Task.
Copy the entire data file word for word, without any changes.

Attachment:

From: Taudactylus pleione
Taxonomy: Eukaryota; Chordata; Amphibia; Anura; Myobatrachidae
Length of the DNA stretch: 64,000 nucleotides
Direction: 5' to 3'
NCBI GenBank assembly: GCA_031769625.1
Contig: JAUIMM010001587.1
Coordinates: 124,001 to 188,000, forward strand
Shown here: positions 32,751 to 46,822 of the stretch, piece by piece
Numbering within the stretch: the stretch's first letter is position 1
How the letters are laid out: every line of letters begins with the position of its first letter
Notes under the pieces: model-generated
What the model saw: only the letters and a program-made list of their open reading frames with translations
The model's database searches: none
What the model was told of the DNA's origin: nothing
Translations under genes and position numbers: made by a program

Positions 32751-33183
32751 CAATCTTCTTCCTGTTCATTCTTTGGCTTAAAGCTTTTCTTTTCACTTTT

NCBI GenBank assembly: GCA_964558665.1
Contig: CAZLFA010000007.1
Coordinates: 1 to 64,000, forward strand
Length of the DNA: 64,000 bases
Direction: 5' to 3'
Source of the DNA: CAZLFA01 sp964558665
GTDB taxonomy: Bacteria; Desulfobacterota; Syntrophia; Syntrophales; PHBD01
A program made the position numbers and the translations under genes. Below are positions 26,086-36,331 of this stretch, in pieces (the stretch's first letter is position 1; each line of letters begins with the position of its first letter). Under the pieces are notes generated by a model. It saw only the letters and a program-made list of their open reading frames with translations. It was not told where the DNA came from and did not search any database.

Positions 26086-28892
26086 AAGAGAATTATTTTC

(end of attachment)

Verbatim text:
From: Taudactylus pleione
Taxonomy: Eukaryota; Chordata; Amphibia; Anura; Myobatrachidae
Length of the DNA stretch: 64,000 nucleotides
Direction: 5' to 3'
NCBI GenBank assembly: GCA_031769625.1
Contig: JAUIMM010001587.1
Coordinates: 124,001 to 188,000, forward strand
Shown here: positions 32,751 to 46,822 of the stretch, piece by piece
Numbering within the stretch: the stretch's first letter is position 1
How the letters are laid out: every line of letters begins with the position of its first letter
Notes under the pieces: model-generated
What the model saw: only the letters and a program-made list of their open reading frames with translations
The model's database searches: none
What the model was told of the DNA's origin: nothing
Translations under genes and position numbers: made by a program

Positions 32751-33183
32751 CAATCTTCTTCCTGTTCATTCTTTGGCTTAAAGCTTTTCTTTTCACTTTT

NCBI GenBank assembly: GCA_964558665.1
Contig: CAZLFA010000007.1
Coordinates: 1 to 64,000, forward strand
Length of the DNA: 64,000 bases
Direction: 5' to 3'
Source of the DNA: CAZLFA01 sp964558665
GTDB taxonomy: Bacteria; Desulfobacterota; Syntrophia; Syntrophales; PHBD01
A program made the position numbers and the translations under genes. Below are positions 26,086-36,331 of this stretch, in pieces (the stretch's first letter is position 1; each line of letters begins with the position of its first letter). Under the pieces are notes generated by a model. It saw only the letters and a program-made list of their open reading frames with translations. It was not told where the DNA came from and did not search any database.

Positions 26086-28892
26086 AAGAGAATTATTTTC